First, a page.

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A cover crop that buzzes

Phacelia can fit a variety of cropping systems, and it’s popular with bees

There’s a new arrival in cover crops called phacelia that has the compelling advantage of being neither a cereal nor an oilseed. In fact, phacelia is a completely new species in Canada’s agriculture, which may prove to be a very good thing indeed.

Phacelia is a member of the waterleaf (Hydrophyllaceae) family. Unlike oilseed radish, its taproot is not as robust, so it’s not an ideal candidate for breaking through a compacted plow-pan. Instead, it produces a diffuse mass of fine roots near the soil surface that helps bind soil aggregates even after the plant begins to break down with winter.

Friedhelm Hoffmann, the general operating manager at Exeter Produce in Exeter, Ont., is very familiar with phacelia. Before he came to Canada 16 years ago, he grew it as a cover crop in Germany. To his knowledge, phacelia has been used as a cover crop in Europe for at least 40 years. In 2013, he grew a trial plot and in 2014, he planted the first field-scale test of the cover crop in Ontario.

In the past, Exeter Produce would plant oats as a cover, but lately they’ve been trying different cropping options, and from Hoffmann’s perspective the important thing is to grow “something” after the vegetable crops. He wants another crop to protect the soil surface and to keep nutrients cycling.

“I know that phacelia is a good cover crop because it takes up a lot of nitrate,” Hoffmann says. “The questionable part is when it releases it. It takes up a lot more nitrogen than oats, up to 90 lbs. of N per acre, depending on the situation.”

Secondary benefit

bees on a flower in a cover crop fieldTo anyone touring Hoffmann’s field-scale trial, another benefit was obvious. Bees love phacelia too.

The controversy over neonicotinoid seed treatments and their potential effect on bee health has agriculture looking for good news relating to bees, and phacelia provides that.

“It flowers at a time when there aren’t a lot of blossoms available,” says Hoffmann. “It’s a very bee-friendly flower, and it flowers for a long time.”

Anne Verhallen likes phacelia for all the same reasons Hoffmann does. “The timing for it would be right because it doesn’t do well in the heat,” says Verhallen, the soil specialist for horticultural crops with the Ontario Ministry of Agriculture, Food and Rural Affairs (OMAFRA). “And I don’t know for sure because I haven’t done the research on it but I’m thinking it will need a bit of nitrogen or manure or something to get the most growth out of it.”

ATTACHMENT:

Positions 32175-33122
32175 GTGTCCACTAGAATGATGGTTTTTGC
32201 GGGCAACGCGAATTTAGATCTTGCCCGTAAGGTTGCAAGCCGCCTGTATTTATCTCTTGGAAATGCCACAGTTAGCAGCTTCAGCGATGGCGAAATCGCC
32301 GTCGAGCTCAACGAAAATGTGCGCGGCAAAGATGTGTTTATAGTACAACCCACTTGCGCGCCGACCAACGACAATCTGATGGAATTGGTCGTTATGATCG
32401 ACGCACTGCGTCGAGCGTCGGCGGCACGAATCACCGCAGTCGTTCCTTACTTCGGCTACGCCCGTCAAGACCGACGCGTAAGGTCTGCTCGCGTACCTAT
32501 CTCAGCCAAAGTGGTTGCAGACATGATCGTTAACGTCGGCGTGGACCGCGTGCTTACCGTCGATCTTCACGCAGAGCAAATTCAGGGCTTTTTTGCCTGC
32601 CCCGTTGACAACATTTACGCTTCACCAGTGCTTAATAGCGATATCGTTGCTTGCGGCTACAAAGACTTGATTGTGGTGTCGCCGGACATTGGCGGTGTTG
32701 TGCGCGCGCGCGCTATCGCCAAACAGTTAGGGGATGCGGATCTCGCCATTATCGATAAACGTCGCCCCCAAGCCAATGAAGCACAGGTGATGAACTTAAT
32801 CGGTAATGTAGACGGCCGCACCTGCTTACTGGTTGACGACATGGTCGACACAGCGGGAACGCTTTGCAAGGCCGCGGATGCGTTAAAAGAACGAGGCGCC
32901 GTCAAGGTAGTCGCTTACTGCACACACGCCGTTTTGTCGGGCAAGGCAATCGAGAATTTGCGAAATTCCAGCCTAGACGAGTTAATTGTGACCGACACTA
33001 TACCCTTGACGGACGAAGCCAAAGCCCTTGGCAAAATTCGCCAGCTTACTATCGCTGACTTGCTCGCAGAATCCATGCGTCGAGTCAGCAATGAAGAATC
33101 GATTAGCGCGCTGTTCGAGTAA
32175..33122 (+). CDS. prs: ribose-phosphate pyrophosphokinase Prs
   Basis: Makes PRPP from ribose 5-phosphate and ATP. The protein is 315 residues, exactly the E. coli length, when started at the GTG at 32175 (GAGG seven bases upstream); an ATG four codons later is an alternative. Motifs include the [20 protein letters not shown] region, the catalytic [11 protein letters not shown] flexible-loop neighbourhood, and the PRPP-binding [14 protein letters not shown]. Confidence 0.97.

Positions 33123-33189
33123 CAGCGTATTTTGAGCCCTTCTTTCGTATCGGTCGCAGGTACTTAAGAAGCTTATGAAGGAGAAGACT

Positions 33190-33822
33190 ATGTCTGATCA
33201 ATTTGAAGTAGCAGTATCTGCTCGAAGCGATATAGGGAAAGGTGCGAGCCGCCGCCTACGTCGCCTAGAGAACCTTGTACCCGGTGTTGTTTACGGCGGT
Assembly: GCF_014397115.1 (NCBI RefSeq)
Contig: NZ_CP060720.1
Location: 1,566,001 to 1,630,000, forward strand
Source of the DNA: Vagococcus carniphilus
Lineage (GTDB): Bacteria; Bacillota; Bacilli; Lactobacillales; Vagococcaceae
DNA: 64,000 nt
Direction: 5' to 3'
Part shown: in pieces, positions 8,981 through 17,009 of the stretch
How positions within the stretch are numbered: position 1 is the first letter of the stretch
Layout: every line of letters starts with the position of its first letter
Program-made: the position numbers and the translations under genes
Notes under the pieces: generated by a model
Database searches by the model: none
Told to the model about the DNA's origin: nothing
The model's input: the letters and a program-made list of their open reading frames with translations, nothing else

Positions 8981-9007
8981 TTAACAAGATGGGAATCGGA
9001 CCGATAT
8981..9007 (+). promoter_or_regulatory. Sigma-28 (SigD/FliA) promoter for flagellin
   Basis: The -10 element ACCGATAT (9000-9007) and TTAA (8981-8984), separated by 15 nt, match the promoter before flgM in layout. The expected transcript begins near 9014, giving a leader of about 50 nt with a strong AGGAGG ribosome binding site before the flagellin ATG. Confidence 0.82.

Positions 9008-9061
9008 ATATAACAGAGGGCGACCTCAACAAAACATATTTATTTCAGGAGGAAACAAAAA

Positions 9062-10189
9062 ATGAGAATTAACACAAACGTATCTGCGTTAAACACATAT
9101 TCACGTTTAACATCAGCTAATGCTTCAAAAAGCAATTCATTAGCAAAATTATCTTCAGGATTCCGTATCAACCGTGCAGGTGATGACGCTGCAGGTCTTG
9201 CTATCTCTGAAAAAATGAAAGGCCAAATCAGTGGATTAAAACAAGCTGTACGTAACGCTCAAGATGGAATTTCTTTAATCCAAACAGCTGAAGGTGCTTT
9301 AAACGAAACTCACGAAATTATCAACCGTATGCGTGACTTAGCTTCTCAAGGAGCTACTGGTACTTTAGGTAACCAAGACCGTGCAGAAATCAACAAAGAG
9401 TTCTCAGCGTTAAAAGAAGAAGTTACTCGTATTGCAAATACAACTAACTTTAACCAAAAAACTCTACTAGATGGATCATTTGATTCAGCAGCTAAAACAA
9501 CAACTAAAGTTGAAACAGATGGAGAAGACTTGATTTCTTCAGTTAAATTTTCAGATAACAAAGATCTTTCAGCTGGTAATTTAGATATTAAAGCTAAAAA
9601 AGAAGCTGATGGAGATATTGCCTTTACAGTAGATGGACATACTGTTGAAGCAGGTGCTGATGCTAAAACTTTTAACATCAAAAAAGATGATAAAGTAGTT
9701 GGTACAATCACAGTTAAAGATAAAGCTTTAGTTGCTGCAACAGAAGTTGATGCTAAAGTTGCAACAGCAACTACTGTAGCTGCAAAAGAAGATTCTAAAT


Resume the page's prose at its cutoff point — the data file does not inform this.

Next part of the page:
That may be another management component to watch for with phacelia. Wheat yields in the past five to 10 years have advanced and there isn’t a lot of residual nitrogen left behind, as was evident from the yellowed radish fields this past fall. Because of that, growers may need a supplementary nitrogen application to give the phacelia crop a boost.

But another intriguing benefit of phacelia may be as a fall weed control tool. Specialists such as Peter Johnson and Mike Cowbrough of OMAFRA and researchers Dr. Peter Sikkema of University of Guelph see a growing need to adopt a fall weed management program.

Verhallen believes phacelia may help. It may suppress weeds better than a fall burn-down with its late-season canopy, she points out. Planting a cover crop in late summer that provides late-fall weed suppression would also reduce the complaint that fall is already a busy season, and that time for weed management practices is limited.

“It’s just as good if not better than a fall herbicide program,” says Verhallen. “There are fringe benefits from a cover crop: the fall herbicide program kills everything there, and then it stops. But the cover crop keeps giving all season.”

There are potential drawbacks to phacelia, because seed costs are high and availability is limited. Both Hoffmann and Verhallen believe however, that those will be only short-term issues.

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CG Production Editor

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